William Coutts, one of the oldest pioneers of Antelope county, Nebraska, is a man of wide experience in agricultural pursuits and has a thorough knowledge of his calling. Mr. Coutts has been a resident of his present location for the past thirty years, and during that time has acquired an extensive acquaintance. He is highly esteemed and respected for his true worth of character by all who know him.
   Mr. Coutts is a native of Scotland, being born in Aberdeenshire, April 15, 1852, and is the son of William and Annie (Collie) Coutts, the father dying when our subject was but five years of age. Our subject's father followed the occupation of farming until about thirty-two years of age when he entered the employ of a railroad. Our subject received his education in Scotland and remained there until 1873. In that year he left his native land, going from Glasgow to Londonderry, where he embarked for America. After a twelve day voyage on the steamship "Hibernia," he landed in Portland, Maine. From there he went to Kent county, Canada, where he remained seven years.
   In 1880 Mr. Coutts came to Antelope county, Nebraska, and took up a claim in section thirty-five, township twenty-seven, range six, which is his present residing place. At first he built a shanty, but later he erected a good house, in which the family now live. In the early days, our subject had a hard time to get started in the new country, as did many others of those brave hearted pioneers of the west.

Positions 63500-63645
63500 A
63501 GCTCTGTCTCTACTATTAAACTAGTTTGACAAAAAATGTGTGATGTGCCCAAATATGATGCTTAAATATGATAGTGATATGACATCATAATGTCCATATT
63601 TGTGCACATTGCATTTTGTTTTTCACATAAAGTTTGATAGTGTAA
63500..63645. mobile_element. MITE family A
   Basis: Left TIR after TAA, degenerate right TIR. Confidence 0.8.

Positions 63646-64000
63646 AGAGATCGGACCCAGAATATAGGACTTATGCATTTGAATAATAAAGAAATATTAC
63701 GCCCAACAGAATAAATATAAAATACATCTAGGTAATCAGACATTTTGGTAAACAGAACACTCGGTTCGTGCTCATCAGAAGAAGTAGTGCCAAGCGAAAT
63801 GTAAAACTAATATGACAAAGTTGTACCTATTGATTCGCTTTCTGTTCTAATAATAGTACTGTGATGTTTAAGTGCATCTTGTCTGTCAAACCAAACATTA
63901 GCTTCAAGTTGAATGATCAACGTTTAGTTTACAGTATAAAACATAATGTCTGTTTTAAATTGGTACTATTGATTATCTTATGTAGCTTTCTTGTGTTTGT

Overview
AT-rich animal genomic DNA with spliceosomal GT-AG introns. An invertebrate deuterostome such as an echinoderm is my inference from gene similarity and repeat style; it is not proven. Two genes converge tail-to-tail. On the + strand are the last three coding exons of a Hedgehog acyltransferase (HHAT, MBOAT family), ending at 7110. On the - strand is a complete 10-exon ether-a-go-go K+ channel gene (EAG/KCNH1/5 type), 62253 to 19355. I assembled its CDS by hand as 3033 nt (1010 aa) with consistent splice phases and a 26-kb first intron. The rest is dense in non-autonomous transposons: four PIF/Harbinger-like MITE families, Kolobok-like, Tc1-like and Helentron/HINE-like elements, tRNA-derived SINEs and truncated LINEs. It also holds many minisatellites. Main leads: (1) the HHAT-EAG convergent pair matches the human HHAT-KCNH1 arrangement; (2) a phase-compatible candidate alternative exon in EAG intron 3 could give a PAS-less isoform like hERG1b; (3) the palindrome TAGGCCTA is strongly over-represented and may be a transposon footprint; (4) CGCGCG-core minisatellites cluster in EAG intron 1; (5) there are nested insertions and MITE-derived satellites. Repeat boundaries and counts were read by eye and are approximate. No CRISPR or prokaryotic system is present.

On August 27, 1886, Mr. Coutts was united in holy wedlock to Miss Katie McCloud. Mr. and Mrs. Coutts are the parents of nine children, whose names are as follows: Colin, Verna (deceased), Josie, Minnie, Elizabeth, Georgia, Hazen, Hazel (deceased), and Gertie. Colin married Lou Tessier; they live at Crookston, Nebraska. Mrs. Coutts is a native of Canada, as was also her mother. Her father was a native of Scotland. Mr. Coutts is a member of the Modern Woodmen of America, and of the Ancient Order of United Workmen. In politics lie, is a republican and in religion a Presbyterian.